Here Come the Holy Fools!

CDRHoly Fool Arts, a theatrical production company bridging the worlds of faith, art, and activism, has kicked off their Summer 2017 tour.  They are heading West with upcoming events this week in Kentucky, Colorado and New Mexico and next week in Southern California.  Next month, they will head to the Bay Area, Portland, Seattle and then back through the Midwest.  Check HERE for tour dates and locations.

As faith-rooted artists of the Judeo Christian tradition, spiritual activists, and justice advocates, Holy Fool Arts is inspired by the ancient vision at the heart of the world’s spiritual traditions of human life in harmony with the rest of creation. While they are most known for producing the Carnival de Resistance, they have a number of programs to offer this summer, including pieces of ceremonial theater that re-contextualize stories from scripture in the light of current ecological issues around resource extraction and water. One of these pieces, Wade Through Deep Water, introduces two prophets, Miriam and John the Baptist, whose water-logged lives kept them swimming in transformation.

Weaving poetry from Catholic mystic Thomas Merton and Jewish feminist Alicia Suskin Ostriker with beautiful storytelling, high energy song and dance numbers, live music, dramatic characters, and large silk props, all are invited into the grief of the divine feminine and journey toward reunion with this aspect of God.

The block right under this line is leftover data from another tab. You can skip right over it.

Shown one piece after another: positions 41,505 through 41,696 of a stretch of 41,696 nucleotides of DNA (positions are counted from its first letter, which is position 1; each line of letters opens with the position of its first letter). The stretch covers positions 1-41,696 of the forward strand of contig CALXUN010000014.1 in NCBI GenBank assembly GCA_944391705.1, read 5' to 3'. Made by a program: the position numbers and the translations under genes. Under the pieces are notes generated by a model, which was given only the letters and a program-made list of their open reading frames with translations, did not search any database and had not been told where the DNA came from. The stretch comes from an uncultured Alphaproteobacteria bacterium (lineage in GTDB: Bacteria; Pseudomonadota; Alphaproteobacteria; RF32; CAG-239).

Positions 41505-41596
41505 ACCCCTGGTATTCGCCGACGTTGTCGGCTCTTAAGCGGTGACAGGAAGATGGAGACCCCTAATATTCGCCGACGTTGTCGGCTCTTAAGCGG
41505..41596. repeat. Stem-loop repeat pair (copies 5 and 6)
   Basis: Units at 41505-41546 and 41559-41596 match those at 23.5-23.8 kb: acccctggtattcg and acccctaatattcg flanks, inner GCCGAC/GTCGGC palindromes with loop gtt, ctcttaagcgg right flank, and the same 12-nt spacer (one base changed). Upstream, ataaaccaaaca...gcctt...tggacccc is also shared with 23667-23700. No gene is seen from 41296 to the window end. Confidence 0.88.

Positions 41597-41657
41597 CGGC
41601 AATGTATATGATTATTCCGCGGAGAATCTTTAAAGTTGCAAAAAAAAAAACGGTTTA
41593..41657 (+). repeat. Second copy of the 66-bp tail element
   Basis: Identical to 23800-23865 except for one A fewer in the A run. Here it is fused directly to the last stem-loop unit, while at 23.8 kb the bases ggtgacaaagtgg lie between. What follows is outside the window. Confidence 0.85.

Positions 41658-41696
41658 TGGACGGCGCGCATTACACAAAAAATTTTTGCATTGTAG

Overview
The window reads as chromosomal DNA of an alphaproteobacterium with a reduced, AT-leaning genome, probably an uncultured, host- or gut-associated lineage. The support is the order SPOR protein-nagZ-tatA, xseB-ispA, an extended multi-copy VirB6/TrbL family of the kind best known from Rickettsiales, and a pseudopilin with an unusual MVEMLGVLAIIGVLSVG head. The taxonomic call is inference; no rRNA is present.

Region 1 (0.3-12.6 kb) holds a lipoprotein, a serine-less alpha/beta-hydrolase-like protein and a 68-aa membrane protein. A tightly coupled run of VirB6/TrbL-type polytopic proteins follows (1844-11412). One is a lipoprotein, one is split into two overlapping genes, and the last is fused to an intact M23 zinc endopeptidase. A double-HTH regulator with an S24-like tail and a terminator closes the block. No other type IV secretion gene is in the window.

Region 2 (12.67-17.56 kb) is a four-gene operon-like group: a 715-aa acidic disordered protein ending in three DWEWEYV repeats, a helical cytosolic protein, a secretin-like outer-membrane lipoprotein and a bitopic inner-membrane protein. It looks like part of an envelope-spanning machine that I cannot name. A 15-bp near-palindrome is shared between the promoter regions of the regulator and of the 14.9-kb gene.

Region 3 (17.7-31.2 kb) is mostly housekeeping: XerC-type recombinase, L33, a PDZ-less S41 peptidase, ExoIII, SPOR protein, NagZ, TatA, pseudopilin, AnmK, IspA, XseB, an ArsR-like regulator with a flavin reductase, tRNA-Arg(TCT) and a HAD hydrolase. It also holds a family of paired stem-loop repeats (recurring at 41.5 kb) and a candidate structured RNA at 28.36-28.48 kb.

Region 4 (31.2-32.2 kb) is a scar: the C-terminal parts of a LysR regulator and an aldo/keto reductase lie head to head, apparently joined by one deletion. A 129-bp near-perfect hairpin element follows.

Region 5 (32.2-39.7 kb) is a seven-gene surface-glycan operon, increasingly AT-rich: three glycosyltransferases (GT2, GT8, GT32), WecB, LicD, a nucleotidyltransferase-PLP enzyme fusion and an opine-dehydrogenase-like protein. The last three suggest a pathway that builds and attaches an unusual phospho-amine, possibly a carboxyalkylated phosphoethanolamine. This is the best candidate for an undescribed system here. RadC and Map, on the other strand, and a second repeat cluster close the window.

Continue reading

The Mushroom Hunters

mushroom.jpgBy Neil Gaiman
Listen hear read by Amanda Palmer

Science, as you know, my little one, is the study
of the nature and behaviour of the universe.
It’s based on observation, on experiment, and measurement,
and the formulation of laws to describe the facts revealed.

In the old times, they say, the men came already fitted with brains
designed to follow flesh-beasts at a run,
to hurdle blindly into the unknown,
and then to find their way back home when lost
with a slain antelope to carry between them.
Or, on bad hunting days, nothing. Continue reading

Tables Turned: A Reflection

Susie Martin

Photo: Sally Martin. Hummocks Trail, Winter 2015.

By Seth Martin, a folksinger, writer and activist from the Pacific Northwest, now living with his partner Lee Nan Young in Korea. He recently released a collaborative album, “This Mountain” (“이산”), celebrating grass-roots, land-based resistance to militarism and the machinery of US colonial politics and religion–in Korea and North America. You can listen to it here.

Teacher, is the earth alive?

“Sweet is the lore which nature brings.
Our meddling intellect
Misshapes the beauteous forms of things
We murder to dissect.”

It was May 18th in Korea. I was teaching English to elementary schoolers. The pre-assigned lesson was about “living” and “non-living” things.

According to the textbook, things that need air, food, water, and shelter are “living”, and they always “change and grow.” Continue reading

When She Died, We Buried All Those Words With Her

AlexieA poem from Sherman Alexie (thanks to elder Clancy Dunigan for passing this along):

My mother was a dictionary.

She was one of the last fluent speakers of our tribal language.

She knew dozens of words that nobody else knew.

When she died, we buried all of those words with her.

My mother was a dictionary.

She knew words that had been spoken for thousands of years. Continue reading